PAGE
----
Flo Fox has carried a camera with her every day since she was 26, shooting more than 120,000 images largely depicting “ironic reality” on the streets of New York City. But Fox’s own ironic reality is how advancing multiple sclerosis hasn’t stopped the photographer from continuing her work, even from a wheelchair and with the help of an attendant.
“I use whatever I’ve got,” says Fox, born visually impaired and diagnosed with MS in her thirties, in a 2013 mini-documentary on The New York Times website. “The most important thing is to continue in a different style ... You have to think of the future and what you can do to keep your interests going.”
If you’re living with multiple sclerosis, you may feel it narrows your lens on the world, whether due to the uncertainty of the disease’s progression or the challenge of coping with MS symptoms. But photography can help you reframe your daily experiences by transporting you to different vistas or enabling you to share their singular viewpoint.
How Is Photography Therapeutic?
According to the London-based PhotoVoice, which uses “participatory photography” to build skills within disadvantaged and marginalized communities, the therapeutic power of photography lies in its ability to:
• Help people explore self and identity
• Act as a distraction
• Create order, especially when coping with a sense of powerlessness
• Encourage storytelling and dialogue
• Offer opportunities to overcome social isolation
Photography “asks us to frame the world – decide what to include, what to leave out, what to emphasize and what to overlook,” the organization’s website says. “It requires we take an active stance.”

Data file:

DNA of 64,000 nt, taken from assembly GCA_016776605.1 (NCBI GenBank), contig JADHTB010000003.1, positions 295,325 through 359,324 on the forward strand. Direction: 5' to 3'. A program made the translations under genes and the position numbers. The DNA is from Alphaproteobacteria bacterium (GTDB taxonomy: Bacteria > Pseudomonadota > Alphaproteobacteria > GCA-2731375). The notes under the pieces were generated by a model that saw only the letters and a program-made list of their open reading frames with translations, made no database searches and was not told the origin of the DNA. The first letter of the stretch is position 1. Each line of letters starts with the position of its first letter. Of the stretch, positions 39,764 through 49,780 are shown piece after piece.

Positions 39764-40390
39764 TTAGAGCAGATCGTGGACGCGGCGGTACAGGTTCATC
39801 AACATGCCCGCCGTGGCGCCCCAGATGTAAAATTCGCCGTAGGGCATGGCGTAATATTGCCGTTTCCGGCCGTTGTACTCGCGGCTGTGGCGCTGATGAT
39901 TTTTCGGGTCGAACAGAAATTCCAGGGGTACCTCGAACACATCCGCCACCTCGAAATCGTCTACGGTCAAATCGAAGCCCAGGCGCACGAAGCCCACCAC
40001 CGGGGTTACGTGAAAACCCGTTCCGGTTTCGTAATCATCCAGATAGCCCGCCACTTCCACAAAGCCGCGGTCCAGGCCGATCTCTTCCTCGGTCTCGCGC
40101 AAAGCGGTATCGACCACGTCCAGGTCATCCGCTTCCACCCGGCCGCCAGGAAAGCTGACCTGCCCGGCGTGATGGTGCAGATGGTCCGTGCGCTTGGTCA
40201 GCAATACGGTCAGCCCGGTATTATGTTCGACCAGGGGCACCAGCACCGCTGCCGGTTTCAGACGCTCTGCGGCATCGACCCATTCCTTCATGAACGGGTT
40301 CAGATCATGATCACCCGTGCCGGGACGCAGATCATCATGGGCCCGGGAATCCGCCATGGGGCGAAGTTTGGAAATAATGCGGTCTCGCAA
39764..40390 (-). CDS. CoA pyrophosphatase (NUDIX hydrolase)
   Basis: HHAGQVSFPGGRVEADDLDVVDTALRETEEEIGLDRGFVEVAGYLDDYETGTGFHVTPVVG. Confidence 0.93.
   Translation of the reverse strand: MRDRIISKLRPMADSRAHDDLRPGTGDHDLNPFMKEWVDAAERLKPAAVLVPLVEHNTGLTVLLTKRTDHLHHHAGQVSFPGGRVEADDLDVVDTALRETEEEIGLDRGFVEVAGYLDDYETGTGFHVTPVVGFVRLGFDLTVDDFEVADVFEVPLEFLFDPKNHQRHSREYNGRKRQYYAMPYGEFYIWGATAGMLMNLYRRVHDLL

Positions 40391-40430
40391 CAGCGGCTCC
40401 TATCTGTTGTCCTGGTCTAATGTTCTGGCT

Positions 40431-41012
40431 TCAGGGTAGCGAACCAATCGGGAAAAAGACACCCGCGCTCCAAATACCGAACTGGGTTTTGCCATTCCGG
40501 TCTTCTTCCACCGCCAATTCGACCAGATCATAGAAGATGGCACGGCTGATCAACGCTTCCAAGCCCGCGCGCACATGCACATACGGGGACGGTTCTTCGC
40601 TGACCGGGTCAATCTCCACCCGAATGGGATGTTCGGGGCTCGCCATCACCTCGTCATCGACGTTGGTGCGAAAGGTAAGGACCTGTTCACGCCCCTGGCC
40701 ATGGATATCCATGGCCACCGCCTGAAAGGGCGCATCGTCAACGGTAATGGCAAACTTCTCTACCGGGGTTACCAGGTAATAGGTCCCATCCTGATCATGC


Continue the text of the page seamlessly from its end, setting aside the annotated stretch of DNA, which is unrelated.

When this active stance is hindered by MS – as may be the case for those with limited mobility – a global group of photographers fills the gap by offering virtual photo walks from Boston to Bangalore.
John Butterill, who launched the effort, describes the impact of the photo walks on a friend whose multiple sclerosis has kept her bedridden: “For a few brief minutes, she wasn’t going to be in that bed. She was going to experience her own momentary escape.”
Getting Started Taking Photos
A wide group of MS bloggers contains several whose photography – either professional or amateur – sustains them through tougher moments. Calling himself the Wheelchair Kamikaze, Marc Steckler shoots photos and videos from a camera mounted to his motorized chair. The New York City man says on his blog that his photographic pursuits – along with writing, music and other creative diversions – help offset the frustration of his “body being caught in the vise of an unrelenting foe.”
Wondering how to get started taking pictures? Photojojo, which publishes a free newsletter with photography tips, offers these suggestions:
• Bring your camera everywhere – which is vastly easier now that most cell phones contain cameras.
• Vary your themes by taking photos of new people you meet, something you ate for the first time or something you just learned how to do.
• Tell a story with blog entries or descriptions that explain a single photograph capturing each day’s events.
If you’ve taken any great photos recently, share them with the community on our Facebook page.